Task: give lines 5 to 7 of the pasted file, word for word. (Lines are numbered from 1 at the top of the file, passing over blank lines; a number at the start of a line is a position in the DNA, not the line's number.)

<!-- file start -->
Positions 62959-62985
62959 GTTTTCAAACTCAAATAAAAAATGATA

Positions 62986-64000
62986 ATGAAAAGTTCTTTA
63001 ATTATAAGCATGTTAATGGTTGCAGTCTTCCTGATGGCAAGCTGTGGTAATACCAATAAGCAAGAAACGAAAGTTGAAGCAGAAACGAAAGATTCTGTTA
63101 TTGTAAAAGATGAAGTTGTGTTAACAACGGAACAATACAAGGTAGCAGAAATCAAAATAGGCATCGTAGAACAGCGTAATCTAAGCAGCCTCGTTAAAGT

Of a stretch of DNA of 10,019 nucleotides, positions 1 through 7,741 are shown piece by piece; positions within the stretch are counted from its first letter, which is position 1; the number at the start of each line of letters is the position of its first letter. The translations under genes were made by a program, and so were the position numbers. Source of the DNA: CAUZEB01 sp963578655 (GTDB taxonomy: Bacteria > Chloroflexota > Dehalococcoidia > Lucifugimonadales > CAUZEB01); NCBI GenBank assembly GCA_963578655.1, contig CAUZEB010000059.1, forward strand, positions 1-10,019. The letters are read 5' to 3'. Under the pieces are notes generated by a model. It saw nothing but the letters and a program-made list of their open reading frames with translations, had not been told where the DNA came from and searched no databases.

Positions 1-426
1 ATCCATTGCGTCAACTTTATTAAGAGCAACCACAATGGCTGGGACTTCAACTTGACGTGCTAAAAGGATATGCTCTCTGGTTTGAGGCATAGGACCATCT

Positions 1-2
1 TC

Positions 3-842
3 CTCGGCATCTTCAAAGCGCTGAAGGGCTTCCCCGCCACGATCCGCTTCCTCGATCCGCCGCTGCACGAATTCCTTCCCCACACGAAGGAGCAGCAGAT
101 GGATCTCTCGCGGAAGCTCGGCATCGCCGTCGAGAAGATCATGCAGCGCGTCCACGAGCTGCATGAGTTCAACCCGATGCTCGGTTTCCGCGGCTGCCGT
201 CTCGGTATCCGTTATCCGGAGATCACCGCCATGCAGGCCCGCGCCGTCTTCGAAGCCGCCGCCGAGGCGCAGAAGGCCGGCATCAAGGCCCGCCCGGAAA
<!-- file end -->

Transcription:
63001 ATTATAAGCATGTTAATGGTTGCAGTCTTCCTGATGGCAAGCTGTGGTAATACCAATAAGCAAGAAACGAAAGTTGAAGCAGAAACGAAAGATTCTGTTA
63101 TTGTAAAAGATGAAGTTGTGTTAACAACGGAACAATACAAGGTAGCAGAAATCAAAATAGGCATCGTAGAACAGCGTAATCTAAGCAGCCTCGTTAAAGT

Of a stretch of DNA of 10,019 nucleotides, positions 1 through 7,741 are shown piece by piece; positions within the stretch are counted from its first letter, which is position 1; the number at the start of each line of letters is the position of its first letter. The translations under genes were made by a program, and so were the position numbers. Source of the DNA: CAUZEB01 sp963578655 (GTDB taxonomy: Bacteria > Chloroflexota > Dehalococcoidia > Lucifugimonadales > CAUZEB01); NCBI GenBank assembly GCA_963578655.1, contig CAUZEB010000059.1, forward strand, positions 1-10,019. The letters are read 5' to 3'. Under the pieces are notes generated by a model. It saw nothing but the letters and a program-made list of their open reading frames with translations, had not been told where the DNA came from and searched no databases.